About that voice: By all accounts, Rhodes’ most notable characteristic is her stunning, four-octave vocal range. This ability has brought her many favorable comparisons to such singers as Tori Amos and the enigmatic Ms. Bush, whose own dramatic-soprano range Rhodes easily emulates. Yet this range also offers her many advantages in interpreting the songs of male singer Gabriel. His idiosyncratic vocal style could also be all over the map, often within the same song. No problem for the right singer, right?
Still, matching Rhodes’ voice with Security Project and the vocal demands of Gabriel’s music was not an obvious first choice for Marotta and the band. She practically came to them through the back door. Two previous male vocalists both had seemed more than adequate in achieving the classic ‘Peter’ voice but had moved on. So, with a scheduled 2016 fall tour and an unplanned vacancy in the lead vocal department, the band needed to come up with someone new – but good – and fast. And, “happily,” the Project soon found themselves with a strong “front woman” in the process.
“A female vocalist? Singing Gabriel songs? Who’da thunk it?” Well, remembering her from a previous musical connection, SP member Trey Gunn did. Rhodes’ musician husband Bob Muller had previously played drums in the Trey Gunn Group, it turns out. Plus, Marotta had also supplied drums on several of her 1990s recordings. These threads all came together when Gunn made his timely call to Rhodes.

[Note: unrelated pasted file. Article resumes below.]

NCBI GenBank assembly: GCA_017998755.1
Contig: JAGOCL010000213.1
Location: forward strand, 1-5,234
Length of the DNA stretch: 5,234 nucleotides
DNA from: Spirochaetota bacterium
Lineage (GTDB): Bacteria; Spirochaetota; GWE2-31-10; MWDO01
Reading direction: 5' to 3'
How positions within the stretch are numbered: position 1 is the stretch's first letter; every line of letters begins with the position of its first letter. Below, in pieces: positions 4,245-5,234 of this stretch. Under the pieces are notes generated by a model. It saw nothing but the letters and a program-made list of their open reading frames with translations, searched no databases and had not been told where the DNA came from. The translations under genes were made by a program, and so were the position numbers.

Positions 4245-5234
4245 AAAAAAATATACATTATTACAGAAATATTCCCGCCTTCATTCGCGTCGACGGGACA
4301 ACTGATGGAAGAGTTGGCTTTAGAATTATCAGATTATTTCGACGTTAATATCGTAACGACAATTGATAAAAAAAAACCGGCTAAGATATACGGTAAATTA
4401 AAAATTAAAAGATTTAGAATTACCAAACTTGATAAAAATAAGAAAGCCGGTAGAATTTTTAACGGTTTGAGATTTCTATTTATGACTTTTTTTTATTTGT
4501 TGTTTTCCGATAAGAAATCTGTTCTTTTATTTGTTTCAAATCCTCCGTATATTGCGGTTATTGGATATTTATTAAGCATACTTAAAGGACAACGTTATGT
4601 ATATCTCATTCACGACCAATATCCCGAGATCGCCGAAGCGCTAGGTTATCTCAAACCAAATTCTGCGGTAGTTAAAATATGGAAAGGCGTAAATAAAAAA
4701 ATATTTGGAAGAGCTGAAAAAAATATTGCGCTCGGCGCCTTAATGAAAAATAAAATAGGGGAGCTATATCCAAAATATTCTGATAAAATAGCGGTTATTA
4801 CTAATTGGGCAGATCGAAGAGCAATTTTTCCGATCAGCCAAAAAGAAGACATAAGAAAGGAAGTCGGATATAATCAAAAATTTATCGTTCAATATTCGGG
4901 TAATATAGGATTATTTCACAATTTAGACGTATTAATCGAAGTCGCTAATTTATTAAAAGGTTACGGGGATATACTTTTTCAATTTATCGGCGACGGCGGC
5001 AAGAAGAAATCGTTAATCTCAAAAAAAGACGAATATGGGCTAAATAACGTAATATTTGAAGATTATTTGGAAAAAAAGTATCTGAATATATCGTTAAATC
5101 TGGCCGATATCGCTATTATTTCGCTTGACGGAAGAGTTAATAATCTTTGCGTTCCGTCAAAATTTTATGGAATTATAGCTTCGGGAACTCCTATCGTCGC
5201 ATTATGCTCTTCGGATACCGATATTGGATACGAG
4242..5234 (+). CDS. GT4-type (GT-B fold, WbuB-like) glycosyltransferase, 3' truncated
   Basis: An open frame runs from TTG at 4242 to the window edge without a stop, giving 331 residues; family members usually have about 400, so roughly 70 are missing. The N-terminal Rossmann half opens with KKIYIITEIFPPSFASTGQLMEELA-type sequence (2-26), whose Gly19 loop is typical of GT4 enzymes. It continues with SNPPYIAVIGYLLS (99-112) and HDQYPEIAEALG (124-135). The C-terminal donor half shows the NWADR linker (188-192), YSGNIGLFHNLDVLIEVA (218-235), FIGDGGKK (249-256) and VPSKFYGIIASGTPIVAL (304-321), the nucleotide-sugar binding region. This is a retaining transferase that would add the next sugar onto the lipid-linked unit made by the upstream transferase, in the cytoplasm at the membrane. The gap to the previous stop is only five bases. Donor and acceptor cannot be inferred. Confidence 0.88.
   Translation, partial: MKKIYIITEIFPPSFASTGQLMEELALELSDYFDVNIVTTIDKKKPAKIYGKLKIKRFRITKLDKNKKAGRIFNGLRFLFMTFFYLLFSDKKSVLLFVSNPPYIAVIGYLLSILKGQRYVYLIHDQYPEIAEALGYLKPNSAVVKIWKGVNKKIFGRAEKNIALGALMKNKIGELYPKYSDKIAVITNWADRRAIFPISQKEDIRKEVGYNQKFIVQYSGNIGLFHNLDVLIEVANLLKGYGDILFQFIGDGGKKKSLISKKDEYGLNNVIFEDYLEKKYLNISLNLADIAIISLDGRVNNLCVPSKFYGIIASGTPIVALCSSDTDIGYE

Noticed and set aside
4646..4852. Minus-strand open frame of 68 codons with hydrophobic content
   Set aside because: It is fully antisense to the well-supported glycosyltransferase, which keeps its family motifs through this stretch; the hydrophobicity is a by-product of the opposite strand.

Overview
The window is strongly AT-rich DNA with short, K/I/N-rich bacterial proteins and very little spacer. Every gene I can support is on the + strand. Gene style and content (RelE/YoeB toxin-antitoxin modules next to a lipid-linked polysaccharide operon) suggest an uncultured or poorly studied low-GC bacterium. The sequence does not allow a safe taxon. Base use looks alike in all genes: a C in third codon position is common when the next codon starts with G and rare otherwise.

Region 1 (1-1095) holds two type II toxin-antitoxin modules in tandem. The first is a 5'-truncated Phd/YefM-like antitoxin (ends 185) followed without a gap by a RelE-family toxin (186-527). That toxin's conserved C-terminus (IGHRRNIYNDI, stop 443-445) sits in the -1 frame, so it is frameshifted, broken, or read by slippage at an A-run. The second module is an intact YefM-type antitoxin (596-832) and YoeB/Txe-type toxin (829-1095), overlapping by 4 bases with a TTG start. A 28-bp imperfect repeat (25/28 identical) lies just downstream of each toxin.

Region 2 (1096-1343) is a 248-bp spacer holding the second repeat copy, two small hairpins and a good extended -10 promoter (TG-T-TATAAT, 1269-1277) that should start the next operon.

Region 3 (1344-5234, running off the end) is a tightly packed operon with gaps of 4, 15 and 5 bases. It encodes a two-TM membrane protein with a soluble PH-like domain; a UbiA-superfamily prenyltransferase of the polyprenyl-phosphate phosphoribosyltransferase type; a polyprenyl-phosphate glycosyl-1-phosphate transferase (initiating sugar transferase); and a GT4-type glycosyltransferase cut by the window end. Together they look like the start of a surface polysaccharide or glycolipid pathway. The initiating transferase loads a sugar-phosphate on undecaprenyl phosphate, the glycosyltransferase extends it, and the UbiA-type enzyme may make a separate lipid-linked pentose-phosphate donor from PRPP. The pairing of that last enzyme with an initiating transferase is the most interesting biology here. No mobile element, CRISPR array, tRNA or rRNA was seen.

Quickly overcoming preconceptions about what a singer of Gabriel songs should sound like, Rhodes stepped right into the role as a Mistress of Ceremonies on that first fall tour of 2016. She impressively delivered a range of songs that checked all the boxes for the most discerning PG fans, including “No Self Control,” “Lay Your Hands on Me,” “I Don’t Remember,” “San Jacinto,” “I Have the Touch” and “The Lamb Lies Down on Broadway.”
Much like Gabriel himself, she channeled all of the alienation, melancholy, uplift and sometimes-dark humor of these songs. But most of all she seemed surprisingly at home with the really “dark stuff” – Gabriel’s gravel-voiced dramas about stalkers, assassins, political prisoners and mental patients. It was, perhaps, her anguished, spine-tingling vocals on the darkest of all Gabriel songs – the Jungian-tribal-ritual epic “The Rhythm of the Heat” – that removed any lingering doubts about her covering the PG “waterfront.”
Marotta and the other veteran musicians in the Project have their own long resumés of musical street cred – sometimes proggy but then again, not as much as you’d think. Much of that prog rep comes from Marotta’s status as a long-serving Gabriel sideman and Gunn’s long, strong association with Robert Fripp and King Crimson. Yet, the more R&B-leaning drummer has logged time as a band member and session man with other top artists, including Hall & Oates, Tears for Fears, Elvis Costello, and even Sir Paul McCartney.